Gut bacteria can produce a clot-enhancing compound when people eat a nutrient found in a variety of foods including meat, eggs and milk, according to new research in the American Heart Association's journal Circulation.
Excessive blood clotting limits or blocks blood flow which can cause heart attack, stroke, damage to the body's organs or death.
The new study provides the first direct evidence in humans that consuming excess choline, an essential nutrient plentiful in a Western diet, raises both levels of the bacteria-produced compound, called trimethylamine N-oxide (TMAO), and the tendency of platelets to clump together and form clots. Numerous studies have shown that higher blood levels of TMAO are associated with a greater risk of heart disease, including heart attacks and strokes in humans, and recent studies showed that feeding animals choline-supplemented diets also raised their risk of clotting.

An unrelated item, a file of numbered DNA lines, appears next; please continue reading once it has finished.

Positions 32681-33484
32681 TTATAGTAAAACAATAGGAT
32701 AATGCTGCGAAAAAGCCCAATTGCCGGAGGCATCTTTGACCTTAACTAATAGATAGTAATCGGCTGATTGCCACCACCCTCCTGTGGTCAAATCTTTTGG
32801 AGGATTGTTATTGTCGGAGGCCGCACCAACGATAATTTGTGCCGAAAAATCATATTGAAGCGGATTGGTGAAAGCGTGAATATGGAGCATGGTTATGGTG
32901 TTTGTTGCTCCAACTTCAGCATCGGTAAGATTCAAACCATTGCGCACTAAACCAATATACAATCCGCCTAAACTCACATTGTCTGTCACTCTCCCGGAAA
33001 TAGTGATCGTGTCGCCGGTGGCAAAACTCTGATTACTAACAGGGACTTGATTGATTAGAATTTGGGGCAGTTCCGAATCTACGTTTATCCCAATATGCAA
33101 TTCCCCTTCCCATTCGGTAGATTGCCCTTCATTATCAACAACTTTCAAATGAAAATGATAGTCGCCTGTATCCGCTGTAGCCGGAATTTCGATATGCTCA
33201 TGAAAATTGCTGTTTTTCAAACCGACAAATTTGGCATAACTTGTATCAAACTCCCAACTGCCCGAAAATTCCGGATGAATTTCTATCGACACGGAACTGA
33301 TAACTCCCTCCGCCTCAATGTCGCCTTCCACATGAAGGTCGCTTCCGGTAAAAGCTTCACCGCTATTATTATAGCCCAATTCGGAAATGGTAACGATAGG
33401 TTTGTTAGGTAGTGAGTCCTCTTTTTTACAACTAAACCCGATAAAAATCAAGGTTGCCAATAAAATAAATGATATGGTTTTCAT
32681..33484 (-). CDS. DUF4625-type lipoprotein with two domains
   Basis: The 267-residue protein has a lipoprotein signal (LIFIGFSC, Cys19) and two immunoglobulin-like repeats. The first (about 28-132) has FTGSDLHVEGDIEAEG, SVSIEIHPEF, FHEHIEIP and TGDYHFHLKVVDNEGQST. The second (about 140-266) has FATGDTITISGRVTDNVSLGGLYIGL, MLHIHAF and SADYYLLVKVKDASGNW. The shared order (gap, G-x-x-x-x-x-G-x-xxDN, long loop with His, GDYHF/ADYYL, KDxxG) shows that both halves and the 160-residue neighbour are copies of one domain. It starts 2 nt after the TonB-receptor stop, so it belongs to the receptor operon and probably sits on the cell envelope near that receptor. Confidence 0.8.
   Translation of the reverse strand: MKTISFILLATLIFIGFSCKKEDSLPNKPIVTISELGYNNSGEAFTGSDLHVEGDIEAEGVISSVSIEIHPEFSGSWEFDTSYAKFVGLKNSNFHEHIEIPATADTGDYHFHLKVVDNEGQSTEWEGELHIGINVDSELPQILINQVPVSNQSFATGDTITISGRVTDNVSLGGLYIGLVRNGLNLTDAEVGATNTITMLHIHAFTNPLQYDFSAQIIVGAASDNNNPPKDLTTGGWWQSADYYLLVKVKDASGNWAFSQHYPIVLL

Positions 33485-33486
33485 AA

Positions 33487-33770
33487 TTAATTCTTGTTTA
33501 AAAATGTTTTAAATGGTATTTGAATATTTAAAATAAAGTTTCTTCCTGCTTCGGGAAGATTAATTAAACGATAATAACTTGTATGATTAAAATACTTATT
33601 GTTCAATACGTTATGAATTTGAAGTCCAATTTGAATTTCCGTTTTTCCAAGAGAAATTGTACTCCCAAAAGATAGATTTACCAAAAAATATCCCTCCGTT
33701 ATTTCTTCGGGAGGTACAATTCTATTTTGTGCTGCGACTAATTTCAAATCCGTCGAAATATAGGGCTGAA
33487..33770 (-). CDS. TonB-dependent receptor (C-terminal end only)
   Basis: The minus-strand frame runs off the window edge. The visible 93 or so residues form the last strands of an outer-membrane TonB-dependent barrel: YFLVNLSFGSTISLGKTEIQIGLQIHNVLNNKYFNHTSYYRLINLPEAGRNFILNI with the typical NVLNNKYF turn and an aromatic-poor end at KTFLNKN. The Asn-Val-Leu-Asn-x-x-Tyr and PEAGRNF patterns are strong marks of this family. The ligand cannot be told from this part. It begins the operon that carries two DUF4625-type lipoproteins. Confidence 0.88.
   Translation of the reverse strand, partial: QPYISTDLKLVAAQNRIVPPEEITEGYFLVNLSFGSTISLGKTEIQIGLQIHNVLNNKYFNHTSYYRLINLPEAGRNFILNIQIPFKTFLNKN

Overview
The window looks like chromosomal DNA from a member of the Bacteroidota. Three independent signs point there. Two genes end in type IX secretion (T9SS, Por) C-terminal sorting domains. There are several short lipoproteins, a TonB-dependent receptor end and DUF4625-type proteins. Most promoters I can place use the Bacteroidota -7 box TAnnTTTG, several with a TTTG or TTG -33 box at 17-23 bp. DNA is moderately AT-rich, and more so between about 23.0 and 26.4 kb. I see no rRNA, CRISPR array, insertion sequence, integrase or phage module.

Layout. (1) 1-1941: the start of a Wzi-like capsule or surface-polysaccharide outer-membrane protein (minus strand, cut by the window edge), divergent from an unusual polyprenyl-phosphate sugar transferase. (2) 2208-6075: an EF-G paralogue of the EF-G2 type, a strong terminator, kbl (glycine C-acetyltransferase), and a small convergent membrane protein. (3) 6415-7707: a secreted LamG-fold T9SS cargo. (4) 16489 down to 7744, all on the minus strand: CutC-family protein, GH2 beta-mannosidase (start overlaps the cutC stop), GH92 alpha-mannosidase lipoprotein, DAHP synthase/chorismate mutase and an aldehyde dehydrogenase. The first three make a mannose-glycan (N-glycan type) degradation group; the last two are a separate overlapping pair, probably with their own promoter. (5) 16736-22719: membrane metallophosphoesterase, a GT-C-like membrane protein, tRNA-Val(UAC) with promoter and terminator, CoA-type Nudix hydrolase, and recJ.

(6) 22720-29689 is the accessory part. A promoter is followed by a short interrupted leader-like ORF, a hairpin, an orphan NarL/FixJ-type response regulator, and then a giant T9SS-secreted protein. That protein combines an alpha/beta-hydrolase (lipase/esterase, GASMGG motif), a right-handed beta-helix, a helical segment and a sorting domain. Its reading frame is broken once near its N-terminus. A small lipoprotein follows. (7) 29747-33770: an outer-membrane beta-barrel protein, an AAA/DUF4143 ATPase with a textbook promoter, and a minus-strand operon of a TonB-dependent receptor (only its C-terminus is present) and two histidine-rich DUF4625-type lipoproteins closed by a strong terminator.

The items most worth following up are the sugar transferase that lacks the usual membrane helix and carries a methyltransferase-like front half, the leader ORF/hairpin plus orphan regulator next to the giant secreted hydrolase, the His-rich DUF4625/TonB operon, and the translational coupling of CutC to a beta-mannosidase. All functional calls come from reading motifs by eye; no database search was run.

In this small study, 18 volunteers (8 vegan or vegetarian, 10 omnivores) without heart disease or major risk factors (average age 46 years, 40 percent male), took supplements of 500 milligrams (mg) of choline bitartrate twice daily for two months. The average daily intake is about 302 mg a day.
"Foods that raise TMAO may increase your risk for clotting and thrombotic events. Unless prescribed by your doctor, avoid supplements with choline. A Mediterranean or vegetarian diet is reported to help reduce TMAO," said Stanley L. Hazen, M.D., Ph.D., senior author of the study, chair of Cellular and Molecular Medicine, and section head of Preventive Cardiology & Rehabilitation at the Cleveland Clinic in Ohio.
Cite This Page: